The insurers have arrangements for the same people, normally physical therapists (“PTs”), to perform the FCEs. In order to maintain those arrangements, I have seen cases where the PTs conducting the FCEs conclude the claimant can perform a certain category of work even when the FCE data fails to support it. That is precisely what happened in Alfano v. Cigna. In order to avoid an insurer from relying on a faulty FCE, I sometimes advise my clients to have an FCE. An independent FCE prevents a PT from giving a conclusion inconsistent with the FCE data.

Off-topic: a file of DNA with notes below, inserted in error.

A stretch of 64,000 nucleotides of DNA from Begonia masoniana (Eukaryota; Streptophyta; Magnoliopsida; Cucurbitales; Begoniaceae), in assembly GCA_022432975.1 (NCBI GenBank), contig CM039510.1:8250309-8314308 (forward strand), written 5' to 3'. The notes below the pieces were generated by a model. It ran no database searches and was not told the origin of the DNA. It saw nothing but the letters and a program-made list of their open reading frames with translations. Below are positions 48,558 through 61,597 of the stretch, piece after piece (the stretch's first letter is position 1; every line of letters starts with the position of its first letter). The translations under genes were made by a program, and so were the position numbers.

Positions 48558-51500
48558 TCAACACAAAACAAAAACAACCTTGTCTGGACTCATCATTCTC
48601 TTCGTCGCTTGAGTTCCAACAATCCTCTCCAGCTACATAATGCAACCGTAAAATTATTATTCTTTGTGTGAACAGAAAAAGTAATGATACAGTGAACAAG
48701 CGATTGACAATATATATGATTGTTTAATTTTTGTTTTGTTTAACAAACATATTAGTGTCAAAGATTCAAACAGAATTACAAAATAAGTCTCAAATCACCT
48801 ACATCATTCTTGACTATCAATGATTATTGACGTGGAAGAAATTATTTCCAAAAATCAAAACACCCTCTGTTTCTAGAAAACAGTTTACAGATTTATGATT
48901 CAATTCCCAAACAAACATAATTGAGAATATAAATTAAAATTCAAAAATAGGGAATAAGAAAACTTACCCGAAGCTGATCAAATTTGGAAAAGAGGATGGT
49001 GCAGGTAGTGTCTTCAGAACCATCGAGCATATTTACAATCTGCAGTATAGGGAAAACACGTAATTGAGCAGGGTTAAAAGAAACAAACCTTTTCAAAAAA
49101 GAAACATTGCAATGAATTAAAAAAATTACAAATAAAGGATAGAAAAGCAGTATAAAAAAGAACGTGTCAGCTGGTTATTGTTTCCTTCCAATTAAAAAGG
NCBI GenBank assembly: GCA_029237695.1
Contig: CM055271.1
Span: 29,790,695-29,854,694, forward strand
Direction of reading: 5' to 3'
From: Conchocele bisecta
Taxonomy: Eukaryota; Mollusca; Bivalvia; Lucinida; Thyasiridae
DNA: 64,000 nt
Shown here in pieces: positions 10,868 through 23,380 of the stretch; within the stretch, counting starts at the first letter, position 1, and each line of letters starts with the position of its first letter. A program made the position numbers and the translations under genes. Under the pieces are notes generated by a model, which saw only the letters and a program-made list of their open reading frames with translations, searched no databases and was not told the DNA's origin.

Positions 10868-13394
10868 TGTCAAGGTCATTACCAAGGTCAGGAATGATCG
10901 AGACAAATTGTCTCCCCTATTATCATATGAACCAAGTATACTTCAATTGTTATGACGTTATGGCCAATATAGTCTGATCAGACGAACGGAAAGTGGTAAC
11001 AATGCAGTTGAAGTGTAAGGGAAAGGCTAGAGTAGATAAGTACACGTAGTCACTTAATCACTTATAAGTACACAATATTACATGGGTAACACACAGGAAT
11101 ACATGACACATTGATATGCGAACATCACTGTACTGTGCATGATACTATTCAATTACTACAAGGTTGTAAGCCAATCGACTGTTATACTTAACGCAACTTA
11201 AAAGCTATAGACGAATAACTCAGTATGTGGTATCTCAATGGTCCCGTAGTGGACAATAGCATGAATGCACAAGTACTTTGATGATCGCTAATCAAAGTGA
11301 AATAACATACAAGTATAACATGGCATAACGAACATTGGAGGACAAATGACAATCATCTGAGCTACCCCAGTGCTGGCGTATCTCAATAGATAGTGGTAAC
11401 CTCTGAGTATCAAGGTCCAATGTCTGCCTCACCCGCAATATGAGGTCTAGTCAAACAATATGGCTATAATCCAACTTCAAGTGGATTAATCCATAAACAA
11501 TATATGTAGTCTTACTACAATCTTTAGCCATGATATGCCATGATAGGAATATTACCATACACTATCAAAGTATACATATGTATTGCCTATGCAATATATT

I represent a 43 year old securities trader with psoriatic arthritis. That occupation is light, which requires standing and walking most of the day. I advised the claimant to have an FCE for his feet, and the data revealed a severe impairment. The treating doctors concluded the claimant lacked the ability to perform light work based upon the clinical findings. The LTD claim was approved in three months, which I attribute to the FCE objectively corroborating the treating doctors’ opinions.